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Is Three Company or a Crowd? Conflicts and the Tripartite Relationship

March 7, 2009, Jennifer C. Wasson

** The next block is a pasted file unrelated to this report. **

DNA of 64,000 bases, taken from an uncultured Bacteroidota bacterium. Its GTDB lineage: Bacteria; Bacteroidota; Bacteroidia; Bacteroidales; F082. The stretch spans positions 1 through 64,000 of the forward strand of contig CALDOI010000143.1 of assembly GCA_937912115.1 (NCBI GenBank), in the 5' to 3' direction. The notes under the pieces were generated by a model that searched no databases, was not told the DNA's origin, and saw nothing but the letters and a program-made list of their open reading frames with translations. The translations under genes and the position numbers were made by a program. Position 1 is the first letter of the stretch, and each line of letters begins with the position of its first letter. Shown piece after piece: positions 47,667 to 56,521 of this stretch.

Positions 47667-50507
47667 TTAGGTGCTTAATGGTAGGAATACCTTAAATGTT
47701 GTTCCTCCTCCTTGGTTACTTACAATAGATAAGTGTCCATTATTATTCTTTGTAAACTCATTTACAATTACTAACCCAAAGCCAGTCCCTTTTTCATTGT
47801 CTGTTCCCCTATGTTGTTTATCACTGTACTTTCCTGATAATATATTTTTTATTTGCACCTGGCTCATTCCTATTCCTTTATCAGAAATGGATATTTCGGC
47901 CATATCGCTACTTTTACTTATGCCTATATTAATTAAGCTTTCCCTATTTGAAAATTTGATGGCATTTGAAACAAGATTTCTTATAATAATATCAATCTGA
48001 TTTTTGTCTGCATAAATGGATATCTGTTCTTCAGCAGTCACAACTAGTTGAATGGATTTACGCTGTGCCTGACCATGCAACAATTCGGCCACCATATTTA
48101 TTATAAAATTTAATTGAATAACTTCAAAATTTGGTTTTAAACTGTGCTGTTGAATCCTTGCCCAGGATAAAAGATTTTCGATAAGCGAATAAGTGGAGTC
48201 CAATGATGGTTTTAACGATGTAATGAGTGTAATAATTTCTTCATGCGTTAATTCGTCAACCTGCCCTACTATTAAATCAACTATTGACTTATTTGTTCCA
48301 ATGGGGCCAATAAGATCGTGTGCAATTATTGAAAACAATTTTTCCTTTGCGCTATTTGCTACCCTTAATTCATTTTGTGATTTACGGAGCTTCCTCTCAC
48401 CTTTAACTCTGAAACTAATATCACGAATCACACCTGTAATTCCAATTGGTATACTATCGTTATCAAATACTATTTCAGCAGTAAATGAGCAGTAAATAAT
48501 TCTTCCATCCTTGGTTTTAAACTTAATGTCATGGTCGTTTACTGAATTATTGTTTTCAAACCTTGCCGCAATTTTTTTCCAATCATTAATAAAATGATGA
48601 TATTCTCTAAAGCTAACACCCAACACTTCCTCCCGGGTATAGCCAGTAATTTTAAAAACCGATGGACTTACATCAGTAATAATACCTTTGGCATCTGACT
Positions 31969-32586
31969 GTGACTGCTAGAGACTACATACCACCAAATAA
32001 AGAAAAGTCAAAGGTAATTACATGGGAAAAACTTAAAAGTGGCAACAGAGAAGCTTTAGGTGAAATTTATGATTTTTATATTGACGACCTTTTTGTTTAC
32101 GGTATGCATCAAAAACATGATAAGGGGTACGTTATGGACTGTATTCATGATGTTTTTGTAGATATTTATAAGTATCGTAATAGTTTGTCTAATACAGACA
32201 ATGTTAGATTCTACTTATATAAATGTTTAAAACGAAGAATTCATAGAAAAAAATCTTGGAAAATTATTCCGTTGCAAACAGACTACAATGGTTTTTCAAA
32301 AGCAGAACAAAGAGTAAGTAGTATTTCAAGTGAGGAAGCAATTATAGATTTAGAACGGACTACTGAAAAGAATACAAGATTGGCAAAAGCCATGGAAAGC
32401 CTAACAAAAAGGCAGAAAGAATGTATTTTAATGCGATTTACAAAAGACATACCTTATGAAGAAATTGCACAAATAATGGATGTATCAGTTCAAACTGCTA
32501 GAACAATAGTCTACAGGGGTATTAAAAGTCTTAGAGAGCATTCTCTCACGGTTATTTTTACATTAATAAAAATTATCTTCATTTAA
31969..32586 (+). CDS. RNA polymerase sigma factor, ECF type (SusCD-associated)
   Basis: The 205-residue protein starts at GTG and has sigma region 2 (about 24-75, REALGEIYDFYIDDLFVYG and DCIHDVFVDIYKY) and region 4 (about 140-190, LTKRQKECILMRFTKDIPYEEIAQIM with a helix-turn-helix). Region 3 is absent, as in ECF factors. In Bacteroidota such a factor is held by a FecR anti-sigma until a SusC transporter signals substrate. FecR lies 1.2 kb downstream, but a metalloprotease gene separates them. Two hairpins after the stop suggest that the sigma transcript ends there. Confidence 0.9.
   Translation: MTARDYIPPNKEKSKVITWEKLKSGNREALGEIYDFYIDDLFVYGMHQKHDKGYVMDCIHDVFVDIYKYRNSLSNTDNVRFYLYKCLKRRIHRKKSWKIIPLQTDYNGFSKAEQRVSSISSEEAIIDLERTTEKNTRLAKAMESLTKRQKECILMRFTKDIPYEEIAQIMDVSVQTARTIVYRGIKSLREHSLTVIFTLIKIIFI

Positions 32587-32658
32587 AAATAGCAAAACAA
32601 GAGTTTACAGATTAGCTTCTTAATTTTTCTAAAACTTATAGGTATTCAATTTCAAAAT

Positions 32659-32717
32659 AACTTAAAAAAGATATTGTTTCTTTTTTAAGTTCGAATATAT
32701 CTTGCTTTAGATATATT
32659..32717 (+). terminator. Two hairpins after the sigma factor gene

The tripartite relationship is the relationship between the defense lawyer, the insurer, and the policyholder that is created when the defense lawyer is hired by an insurer to defend a suit against the policyholder.  In some jurisdictions, like Minnesota and Alabama, the policyholder and the insurer have been considered dual clients.  Other jurisdictions, like Arizona and California, consider the policyholder the “primary client,” implying that the lawyer at least has a secondary obligation to the insurer.  In Texas, Montana, Michigan, and Connecticut, the law is clear that the policyholder is the only client.  See Safeway Managing General Agency, Inc. v. Clark & Gamble, 985 S.W.2d 166, 168 (Tex.App.-San Antonio 1998) (no attorney-client relationship exists between an insurance carrier and the attorney it hired to defend one of the carrier’s insureds); Bradt v. West, 892 S.W.2d 56, 77 (Tex.App.-Houston [1st Dist.] 1998); State Farm Mut’l Auto Ins. Co. v. Traver, 980 S.W.2d 625-27 (Tex.1998) (the attorney owes unqualified loyalty to the insured).  This paper will provide guidance on how to handle the conflicts that will inevitably arise when an insurer hires staff counsel or outside counsel to defend the insured.

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